Blood Cancers

Current Projects
Elise C. Jeffery, PhD

Dr. Jeffery studies “stromal cells” that support the function of blood stem cells in the bone marrow. Cancer treatments such as irradiation and chemotherapy damage the bone marrow, and the repair of this tissue is crucial for the recovery of the blood system. She is characterizing the role of a newly identified factor produced by stromal cells in this rebuilding process. These studies have the potential to enhance our understanding of bone marrow repair, and to identify new methods for improving the recovery of the blood system in cancer patients following irradiation or chemotherapy.

Project title: "Characterizing a new hematopoietic stem cell niche factor"
Institution: University of Texas Southwestern Medical Center
Award Program: Fellow
Sponsor(s) / Mentor(s): Sean Morrison, PhD
Cancer Type: Blood
Research Area: Stem Cell Biology
Birgit Knoechel, MD, PhD

Cancer cells harboring many genetic changes in their DNA often express novel proteins called neoantigens that activate the immune system to recognize and attack the tumor. Based on this mechanism, researchers are developing novel treatments to stimulate the immune system's response against a tumor, but this approach may not work for pediatric cancers that carry few genetic mutations. Dr. Knoechel's research is investigating alternative ways neoantigens can be generated, such as splicing or epigenetic changes, which occur frequently in leukemia and pediatric cancers. She is focusing on T-cell acute lymphoblastic leukemia (T-ALL), an aggressive blood malignancy in children and young adults that frequently stops responding to treatment causing relapse. Her research aims to identify mechanisms of immune "exhaustion" when T-cells stop fighting a tumor, define neoantigens generated by non-genetic mechanisms, and develop novel strategies to target non-genetic neoantigen expression. This research may lead to novel immunotherapy strategies for pediatric tumors.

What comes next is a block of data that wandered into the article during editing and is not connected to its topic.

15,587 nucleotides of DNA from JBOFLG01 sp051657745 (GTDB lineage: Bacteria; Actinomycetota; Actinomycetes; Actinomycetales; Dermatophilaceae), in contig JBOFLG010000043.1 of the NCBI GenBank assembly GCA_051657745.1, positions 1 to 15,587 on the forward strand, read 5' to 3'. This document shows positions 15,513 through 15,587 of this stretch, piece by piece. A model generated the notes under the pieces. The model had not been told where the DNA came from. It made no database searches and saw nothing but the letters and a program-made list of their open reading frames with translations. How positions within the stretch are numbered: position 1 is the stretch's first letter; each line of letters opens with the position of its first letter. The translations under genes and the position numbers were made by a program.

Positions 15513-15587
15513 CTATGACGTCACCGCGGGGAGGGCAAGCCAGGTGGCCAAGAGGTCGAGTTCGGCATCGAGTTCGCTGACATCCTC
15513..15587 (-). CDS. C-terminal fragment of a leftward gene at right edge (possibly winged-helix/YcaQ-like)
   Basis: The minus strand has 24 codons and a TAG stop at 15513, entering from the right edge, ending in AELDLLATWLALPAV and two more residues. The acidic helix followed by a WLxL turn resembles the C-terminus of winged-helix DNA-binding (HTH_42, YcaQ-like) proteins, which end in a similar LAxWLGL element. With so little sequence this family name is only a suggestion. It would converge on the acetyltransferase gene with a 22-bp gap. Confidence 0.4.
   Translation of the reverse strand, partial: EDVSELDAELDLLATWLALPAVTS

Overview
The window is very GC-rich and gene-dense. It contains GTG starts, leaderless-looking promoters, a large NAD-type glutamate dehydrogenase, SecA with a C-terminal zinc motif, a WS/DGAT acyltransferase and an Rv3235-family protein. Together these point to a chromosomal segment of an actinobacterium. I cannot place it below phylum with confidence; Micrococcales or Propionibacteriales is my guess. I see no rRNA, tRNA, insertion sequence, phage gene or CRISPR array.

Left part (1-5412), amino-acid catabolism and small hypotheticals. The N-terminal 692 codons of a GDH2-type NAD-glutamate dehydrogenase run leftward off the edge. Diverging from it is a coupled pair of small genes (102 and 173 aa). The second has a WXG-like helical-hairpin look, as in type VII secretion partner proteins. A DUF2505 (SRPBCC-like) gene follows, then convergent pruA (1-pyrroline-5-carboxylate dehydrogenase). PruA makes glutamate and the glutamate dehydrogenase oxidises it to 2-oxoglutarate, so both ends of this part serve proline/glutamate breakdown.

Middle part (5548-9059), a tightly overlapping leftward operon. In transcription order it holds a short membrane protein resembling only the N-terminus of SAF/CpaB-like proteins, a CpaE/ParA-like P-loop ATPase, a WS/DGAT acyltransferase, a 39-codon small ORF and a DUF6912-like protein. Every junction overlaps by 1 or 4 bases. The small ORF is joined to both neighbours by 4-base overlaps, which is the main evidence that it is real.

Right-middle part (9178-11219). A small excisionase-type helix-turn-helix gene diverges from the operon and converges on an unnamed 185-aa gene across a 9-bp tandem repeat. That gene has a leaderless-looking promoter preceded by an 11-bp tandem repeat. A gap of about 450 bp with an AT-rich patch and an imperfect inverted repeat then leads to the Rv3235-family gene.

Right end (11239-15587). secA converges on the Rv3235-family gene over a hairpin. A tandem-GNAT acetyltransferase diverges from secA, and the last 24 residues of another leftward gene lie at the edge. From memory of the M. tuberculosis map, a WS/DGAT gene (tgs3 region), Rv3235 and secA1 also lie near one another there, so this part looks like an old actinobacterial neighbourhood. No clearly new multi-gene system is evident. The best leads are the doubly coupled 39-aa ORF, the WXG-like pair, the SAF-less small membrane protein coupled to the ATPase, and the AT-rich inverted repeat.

Project title: "Mechanisms of CD8+ T-cell dysfunction and its therapeutic targeting in T-ALL"
Institution: Dana-Farber Cancer Institute
Award Program: Clinical Investigator
Sponsor(s) / Mentor(s): Kimberly Stegmaier, MD, and Catherine J. Wu, MD
Cancer Type: Blood
Research Area: Immunotherapy
Julia Su Zhou Li, PhD